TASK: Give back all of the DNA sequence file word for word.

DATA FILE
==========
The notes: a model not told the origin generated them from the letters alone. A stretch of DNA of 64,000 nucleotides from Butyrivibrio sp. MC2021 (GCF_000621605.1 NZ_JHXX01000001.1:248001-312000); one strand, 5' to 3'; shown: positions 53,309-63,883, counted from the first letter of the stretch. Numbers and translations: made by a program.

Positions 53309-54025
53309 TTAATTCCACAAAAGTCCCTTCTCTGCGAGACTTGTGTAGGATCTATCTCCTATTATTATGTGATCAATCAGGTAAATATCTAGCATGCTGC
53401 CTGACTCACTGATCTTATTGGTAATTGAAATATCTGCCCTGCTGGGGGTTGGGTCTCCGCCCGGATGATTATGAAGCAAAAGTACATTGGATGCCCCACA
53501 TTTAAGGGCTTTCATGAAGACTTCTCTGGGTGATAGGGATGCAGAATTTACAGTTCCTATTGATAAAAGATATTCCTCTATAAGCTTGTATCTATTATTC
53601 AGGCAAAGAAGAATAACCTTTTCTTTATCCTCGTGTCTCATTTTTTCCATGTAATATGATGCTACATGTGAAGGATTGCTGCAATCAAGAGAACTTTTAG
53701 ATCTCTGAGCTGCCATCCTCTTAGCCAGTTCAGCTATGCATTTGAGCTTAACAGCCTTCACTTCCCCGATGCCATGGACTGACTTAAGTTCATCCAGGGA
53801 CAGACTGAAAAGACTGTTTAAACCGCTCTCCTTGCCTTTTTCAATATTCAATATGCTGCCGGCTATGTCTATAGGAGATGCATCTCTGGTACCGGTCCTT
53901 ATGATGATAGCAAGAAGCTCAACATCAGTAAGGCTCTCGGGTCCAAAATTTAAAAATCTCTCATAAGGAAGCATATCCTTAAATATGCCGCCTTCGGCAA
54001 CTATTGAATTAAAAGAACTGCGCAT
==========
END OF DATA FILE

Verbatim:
The notes: a model not told the origin generated them from the letters alone. A stretch of DNA of 64,000 nucleotides from Butyrivibrio sp. MC2021 (GCF_000621605.1 NZ_JHXX01000001.1:248001-312000); one strand, 5' to 3'; shown: positions 53,309-63,883, counted from the first letter of the stretch. Numbers and translations: made by a program.

Positions 53309-54025
53309 TTAATTCCACAAAAGTCCCTTCTCTGCGAGACTTGTGTAGGATCTATCTCCTATTATTATGTGATCAATCAGGTAAATATCTAGCATGCTGC
53401 CTGACTCACTGATCTTATTGGTAATTGAAATATCTGCCCTGCTGGGGGTTGGGTCTCCGCCCGGATGATTATGAAGCAAAAGTACATTGGATGCCCCACA
53501 TTTAAGGGCTTTCATGAAGACTTCTCTGGGTGATAGGGATGCAGAATTTACAGTTCCTATTGATAAAAGATATTCCTCTATAAGCTTGTATCTATTATTC
53601 AGGCAAAGAAGAATAACCTTTTCTTTATCCTCGTGTCTCATTTTTTCCATGTAATATGATGCTACATGTGAAGGATTGCTGCAATCAAGAGAACTTTTAG
53701 ATCTCTGAGCTGCCATCCTCTTAGCCAGTTCAGCTATGCATTTGAGCTTAACAGCCTTCACTTCCCCGATGCCATGGACTGACTTAAGTTCATCCAGGGA
53801 CAGACTGAAAAGACTGTTTAAACCGCTCTCCTTGCCTTTTTCAATATTCAATATGCTGCCGGCTATGTCTATAGGAGATGCATCTCTGGTACCGGTCCTT
53901 ATGATGATAGCAAGAAGCTCAACATCAGTAAGGCTCTCGGGTCCAAAATTTAAAAATCTCTCATAAGGAAGCATATCCTTAAATATGCCGCCTTCGGCAA
54001 CTATTGAATTAAAAGAACTGCGCAT